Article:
“Warren Buffett’s optimism throughout his letter to shareholders communicates indirectly that the future for America remains bright regardless of who is in the White House,” said David Kass, a Berkshire shareholder and business professor at the University of Maryland.

 Posted by at 9:07 pm
Feb 222017

I am quoted in a Smith Brain Trust article (Robert H. Smith School of Business, University of Maryland) on possible takeover targets for Kraft Heinz (NASDAQ: KHC).  After withdrawing its offer for Unilever (NYSE:UL, NYSE: UN) , Kraft Heinz may be considering the acquisition of Mondelez International (NASDAQ: MDLZ) or Colgate Palmolive (NYSE: CL).

Colgate-Palmolive: The New York-based Colgate-Palmolive is smaller global player in household and personal care products and may have plenty to offer Kraft Heinz. 

It doesn’t have as many brands as Proctor & Gamble, but Colgate-Palmolive, with its namesake toothpaste, dish soap and other consumer products has a strong global presence. In fact, most of its business is outside of the U.S. “Colgate is very big in Latin America and that’s a whole new market that’s growing,” Kass says. 


Among its other virtues, Kass says, is its size. Colgate-Palmolive, with its a market capitalization of only about $68 billion, would be “more acquirable.” 

In fact, Colgate-Palmolive’s stock surged Friday morning on news about a potential Kraft Heinz and Unilever deal. Investors were betting that Unilever, perhaps looking to avoid a takeover, might look to merge with Colgate-Palmolive as a white knight, making it more difficult and more costly for Kraft Heinz to make a deal.

And the stock has only added to those gains this week, on news that the Unilever deal wasn’t meant to be. “Colgate,” Kass says, “makes sense.”

An alternative play: Kass says Kraft Heinz might play it safe and stick to its earlier script of acquiring another food company.  If so, Mondelez International, the Illinois-based multinational snacks and beverage brand that was spun off from the current Kraft Foods in 2012, would be a likely candidate, he says

The company, with brands such as Oreo, Chips Ahoy!, Triscuit, Nabisco, Milka, Toblerone, Cadbury, Trident, Dentyne, and Tang powdered drinks, has a presence in about 165 countries, giving Kraft Heinz the geographical reach it needs. Mondelez has a market capitalization of about $68 billion.

 Posted by at 4:32 pm
Feb 202017

A premature leak of the Kraft Heinz bid for Unilever has resulted in the offer being withdrawn.  The takeover proposal by 3G Capital (Brazil), with the likely financial backing of Berkshire Hathaway and Warren Buffett, was being pursued as a friendly offer.  Both 3G Capital and Mr. Buffett avoid hostile takeovers.

There are many attempts at negotiated deals that fail and are never revealed to the public.  For example, Warren Buffett previously mentioned that about three years ago Berkshire Hathaway came close to negotiating a large, friendly acquisition.  Berkshire, however, was unable to conclude that deal.  Apparently, this was an effort by Mr. Buffett to “unload his elephant gun” (for a $20 billion transaction).  The name of the friendly takeover target was not revealed.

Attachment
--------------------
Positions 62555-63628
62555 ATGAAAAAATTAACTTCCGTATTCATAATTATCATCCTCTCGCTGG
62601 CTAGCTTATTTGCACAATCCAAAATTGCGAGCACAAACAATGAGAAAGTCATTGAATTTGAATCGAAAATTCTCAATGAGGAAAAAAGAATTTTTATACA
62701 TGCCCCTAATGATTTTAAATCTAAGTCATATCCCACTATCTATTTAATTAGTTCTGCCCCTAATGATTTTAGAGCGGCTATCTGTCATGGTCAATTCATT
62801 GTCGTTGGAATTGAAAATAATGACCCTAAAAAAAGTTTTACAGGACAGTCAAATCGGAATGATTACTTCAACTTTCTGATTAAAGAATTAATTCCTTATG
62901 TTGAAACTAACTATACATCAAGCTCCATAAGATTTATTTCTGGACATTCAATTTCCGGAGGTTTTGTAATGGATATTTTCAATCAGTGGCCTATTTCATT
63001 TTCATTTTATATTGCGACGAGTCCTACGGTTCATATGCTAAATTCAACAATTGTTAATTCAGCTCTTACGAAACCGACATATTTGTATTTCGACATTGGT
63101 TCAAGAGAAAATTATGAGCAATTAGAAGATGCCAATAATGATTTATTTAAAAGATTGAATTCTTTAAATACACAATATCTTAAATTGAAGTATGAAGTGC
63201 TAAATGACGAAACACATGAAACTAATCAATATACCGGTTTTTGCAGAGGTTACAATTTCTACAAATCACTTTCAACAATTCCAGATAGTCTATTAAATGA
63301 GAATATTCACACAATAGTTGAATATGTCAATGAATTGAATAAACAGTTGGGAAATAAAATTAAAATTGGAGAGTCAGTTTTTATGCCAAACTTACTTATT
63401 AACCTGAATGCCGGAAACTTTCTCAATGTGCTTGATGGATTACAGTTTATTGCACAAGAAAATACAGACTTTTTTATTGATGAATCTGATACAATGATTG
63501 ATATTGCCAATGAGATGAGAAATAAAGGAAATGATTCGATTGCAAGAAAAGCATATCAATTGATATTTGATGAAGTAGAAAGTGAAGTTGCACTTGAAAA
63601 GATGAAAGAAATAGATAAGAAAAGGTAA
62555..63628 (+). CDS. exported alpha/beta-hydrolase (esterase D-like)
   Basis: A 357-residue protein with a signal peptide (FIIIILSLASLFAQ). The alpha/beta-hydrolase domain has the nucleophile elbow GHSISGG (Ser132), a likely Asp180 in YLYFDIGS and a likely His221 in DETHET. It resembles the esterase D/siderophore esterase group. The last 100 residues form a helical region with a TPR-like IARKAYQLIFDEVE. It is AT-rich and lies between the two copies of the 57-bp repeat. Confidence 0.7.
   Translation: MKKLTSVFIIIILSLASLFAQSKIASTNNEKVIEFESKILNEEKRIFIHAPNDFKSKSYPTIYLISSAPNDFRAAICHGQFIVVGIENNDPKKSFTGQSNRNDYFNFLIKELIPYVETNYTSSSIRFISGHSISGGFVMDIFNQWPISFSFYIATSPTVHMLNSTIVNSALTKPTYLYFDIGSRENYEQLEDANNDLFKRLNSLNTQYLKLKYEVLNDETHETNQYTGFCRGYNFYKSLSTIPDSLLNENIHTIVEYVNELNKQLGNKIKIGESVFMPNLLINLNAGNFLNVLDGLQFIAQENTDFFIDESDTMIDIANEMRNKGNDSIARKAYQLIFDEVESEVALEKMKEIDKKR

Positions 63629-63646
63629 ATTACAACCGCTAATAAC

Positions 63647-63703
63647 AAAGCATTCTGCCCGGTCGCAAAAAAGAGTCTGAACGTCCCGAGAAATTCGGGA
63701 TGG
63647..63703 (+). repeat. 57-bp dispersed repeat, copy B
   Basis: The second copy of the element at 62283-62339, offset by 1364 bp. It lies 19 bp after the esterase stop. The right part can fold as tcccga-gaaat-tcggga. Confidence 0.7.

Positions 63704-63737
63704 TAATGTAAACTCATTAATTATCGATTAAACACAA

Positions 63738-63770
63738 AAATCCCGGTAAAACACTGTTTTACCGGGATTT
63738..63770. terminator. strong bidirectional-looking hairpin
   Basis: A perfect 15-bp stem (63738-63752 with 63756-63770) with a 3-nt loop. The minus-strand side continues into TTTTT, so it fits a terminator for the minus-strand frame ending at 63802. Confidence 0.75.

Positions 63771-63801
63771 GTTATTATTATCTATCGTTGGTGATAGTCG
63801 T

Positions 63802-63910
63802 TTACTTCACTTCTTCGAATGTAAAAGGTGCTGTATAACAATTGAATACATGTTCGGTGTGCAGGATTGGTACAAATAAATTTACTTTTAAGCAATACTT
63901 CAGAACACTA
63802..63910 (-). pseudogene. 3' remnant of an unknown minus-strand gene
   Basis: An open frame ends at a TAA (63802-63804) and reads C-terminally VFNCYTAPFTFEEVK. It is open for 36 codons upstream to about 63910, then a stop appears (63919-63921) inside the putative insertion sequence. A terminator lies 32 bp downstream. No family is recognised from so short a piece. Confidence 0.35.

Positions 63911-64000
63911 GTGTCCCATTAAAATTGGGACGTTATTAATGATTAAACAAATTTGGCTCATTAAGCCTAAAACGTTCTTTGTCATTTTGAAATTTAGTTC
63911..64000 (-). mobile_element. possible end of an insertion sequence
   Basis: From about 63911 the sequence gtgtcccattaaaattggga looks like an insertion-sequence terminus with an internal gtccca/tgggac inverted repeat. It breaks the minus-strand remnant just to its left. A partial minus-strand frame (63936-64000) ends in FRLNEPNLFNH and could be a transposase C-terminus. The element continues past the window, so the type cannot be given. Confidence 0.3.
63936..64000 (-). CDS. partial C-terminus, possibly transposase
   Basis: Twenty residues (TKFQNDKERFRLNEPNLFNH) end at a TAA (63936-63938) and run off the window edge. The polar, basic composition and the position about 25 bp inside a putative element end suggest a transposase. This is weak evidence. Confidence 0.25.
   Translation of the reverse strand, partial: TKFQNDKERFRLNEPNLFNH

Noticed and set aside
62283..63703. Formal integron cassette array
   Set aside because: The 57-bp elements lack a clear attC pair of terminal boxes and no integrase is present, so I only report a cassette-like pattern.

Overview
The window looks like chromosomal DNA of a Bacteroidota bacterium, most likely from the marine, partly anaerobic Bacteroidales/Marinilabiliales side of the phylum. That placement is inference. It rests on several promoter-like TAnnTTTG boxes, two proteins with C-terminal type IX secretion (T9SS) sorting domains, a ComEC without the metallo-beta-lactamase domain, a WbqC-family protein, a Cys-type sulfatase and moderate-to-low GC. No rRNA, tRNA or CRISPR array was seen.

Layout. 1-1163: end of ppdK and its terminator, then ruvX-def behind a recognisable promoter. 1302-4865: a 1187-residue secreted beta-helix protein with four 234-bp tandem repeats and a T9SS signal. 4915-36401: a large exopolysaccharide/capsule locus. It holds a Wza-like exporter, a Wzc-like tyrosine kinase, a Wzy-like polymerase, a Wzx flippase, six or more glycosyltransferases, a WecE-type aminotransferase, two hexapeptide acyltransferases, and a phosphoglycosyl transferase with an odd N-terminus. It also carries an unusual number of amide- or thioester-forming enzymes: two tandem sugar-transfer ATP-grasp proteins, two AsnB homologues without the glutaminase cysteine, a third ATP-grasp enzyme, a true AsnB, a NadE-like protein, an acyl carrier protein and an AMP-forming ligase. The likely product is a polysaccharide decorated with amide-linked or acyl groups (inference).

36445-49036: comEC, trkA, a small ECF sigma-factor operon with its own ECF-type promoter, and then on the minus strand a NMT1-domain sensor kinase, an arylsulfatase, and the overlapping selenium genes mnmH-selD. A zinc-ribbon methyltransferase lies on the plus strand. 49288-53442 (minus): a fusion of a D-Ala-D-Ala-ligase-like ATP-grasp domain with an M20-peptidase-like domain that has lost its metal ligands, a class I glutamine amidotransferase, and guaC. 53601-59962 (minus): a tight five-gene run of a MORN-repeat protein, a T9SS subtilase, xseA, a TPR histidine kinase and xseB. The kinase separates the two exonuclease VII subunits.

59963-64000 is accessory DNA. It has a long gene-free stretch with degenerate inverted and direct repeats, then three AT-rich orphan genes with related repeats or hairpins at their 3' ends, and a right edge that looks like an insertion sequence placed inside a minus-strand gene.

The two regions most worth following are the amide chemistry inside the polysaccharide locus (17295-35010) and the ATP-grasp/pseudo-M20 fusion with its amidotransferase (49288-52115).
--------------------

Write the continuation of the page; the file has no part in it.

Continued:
Posted by at 7:43 am
Feb 172017

I am quoted in the Wall Street Journal on the Kraft Heinz bid for Unilever.

As 3G’s global ambitions have grown, the Brazilian firm has given Mr. Buffett access to new markets and deals he normally wouldn’t do on his own. Unlike Berkshire, which is molded in the image of its folksy chief executive and has a reputation for hands-off ownership, 3G is known for aggressively cutting costs and jobs.

“On the surface, it’s inconsistent,” said David Kass, a professor at the University of Maryland’s Robert H. Smith School of Business and a Berkshire shareholder. “But I think from Buffett’s point of view…it’s not Berkshire making these operating decisions.”

 Posted by at 7:33 pm
Feb 142017

In an SEC 13F filing after the market closed today, Berkshire Hathaway reported that it substantially added to its stakes in airlines (American Airlines, Delta Airlines, Southwest Airlines, and United Continental) and Apple, took new positions in Monsanto and Sirius XM Holdings, and sold Deere and Kinder Morgan, and almost all of its stakes in Verizon, and Wal-Mart during the fourth quarter of 2016.

 Posted by at 5:37 pm
Feb 012017

I am quoted in a Yahoo Finance article:  “Berkshire Hathaway has made about $358 million on Apple“.

Back in November, Buffett was asked at an event for undergraduate and graduate students in Omaha why he doesn’t invest in technology companies.

The “Oracle of Omaha” hinted that his investment deputies— Ted Weschler and Todd Combs— are responsible for buying Apple, according to notes posted by Dr. David Kass, a professor of finance at the University of Maryland’s Robert H. Smith School of Business:

“Ted (Weschler) and Todd (Combs) each have about $9 billion to invest. One or more invested in Apple. With Apple, people get hooked on things that they like.  [Buffett] has a competitive edge within his circle of competence (which does not include tech companies).  His circle grows wider over time but outside of his circle tech people know better than he does.  [Buffett] mentioned that he did not invest in Microsoft even though it had no cost of goods sold and was earning a ‘royalty on the world’ since the world needed its operating system.”

 Posted by at 11:50 am